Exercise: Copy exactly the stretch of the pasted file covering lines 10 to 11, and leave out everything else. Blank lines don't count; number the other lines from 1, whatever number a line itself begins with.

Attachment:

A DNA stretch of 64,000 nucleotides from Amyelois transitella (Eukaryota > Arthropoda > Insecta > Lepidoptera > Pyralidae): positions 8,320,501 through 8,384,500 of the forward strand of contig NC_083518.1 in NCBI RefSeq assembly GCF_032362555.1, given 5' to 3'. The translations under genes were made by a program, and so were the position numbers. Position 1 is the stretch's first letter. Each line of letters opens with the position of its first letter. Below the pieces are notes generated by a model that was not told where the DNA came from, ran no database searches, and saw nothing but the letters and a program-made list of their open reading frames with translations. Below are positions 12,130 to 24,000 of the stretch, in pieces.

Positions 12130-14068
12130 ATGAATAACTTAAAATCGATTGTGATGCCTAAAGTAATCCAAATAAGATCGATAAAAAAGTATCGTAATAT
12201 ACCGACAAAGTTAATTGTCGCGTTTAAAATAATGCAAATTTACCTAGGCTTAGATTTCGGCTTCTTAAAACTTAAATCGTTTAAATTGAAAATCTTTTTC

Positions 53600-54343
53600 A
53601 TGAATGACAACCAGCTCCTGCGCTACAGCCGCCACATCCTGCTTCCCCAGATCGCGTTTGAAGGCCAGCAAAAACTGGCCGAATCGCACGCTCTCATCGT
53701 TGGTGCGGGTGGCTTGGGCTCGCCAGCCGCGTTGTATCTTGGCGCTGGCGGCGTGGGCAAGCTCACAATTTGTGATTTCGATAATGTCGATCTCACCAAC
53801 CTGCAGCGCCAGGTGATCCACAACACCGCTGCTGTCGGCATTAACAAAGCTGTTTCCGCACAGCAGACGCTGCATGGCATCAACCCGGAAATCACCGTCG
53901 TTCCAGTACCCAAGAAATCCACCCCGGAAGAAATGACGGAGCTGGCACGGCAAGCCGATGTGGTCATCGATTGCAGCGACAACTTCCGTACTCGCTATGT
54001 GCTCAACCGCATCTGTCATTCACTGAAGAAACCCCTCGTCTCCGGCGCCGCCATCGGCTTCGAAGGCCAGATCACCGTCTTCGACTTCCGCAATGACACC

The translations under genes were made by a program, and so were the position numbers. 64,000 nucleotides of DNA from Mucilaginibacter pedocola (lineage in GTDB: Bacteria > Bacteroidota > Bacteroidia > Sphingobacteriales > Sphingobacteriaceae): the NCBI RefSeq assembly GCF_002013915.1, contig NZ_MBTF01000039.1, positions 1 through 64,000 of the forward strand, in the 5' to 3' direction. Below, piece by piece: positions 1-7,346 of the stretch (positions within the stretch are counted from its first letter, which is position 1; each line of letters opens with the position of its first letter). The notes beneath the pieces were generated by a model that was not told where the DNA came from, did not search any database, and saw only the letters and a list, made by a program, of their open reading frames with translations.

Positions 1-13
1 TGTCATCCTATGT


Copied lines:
53901 TTCCAGTACCCAAGAAATCCACCCCGGAAGAAATGACGGAGCTGGCACGGCAAGCCGATGTGGTCATCGATTGCAGCGACAACTTCCGTACTCGCTATGT
54001 GCTCAACCGCATCTGTCATTCACTGAAGAAACCCCTCGTCTCCGGCGCCGCCATCGGCTTCGAAGGCCAGATCACCGTCTTCGACTTCCGCAATGACACC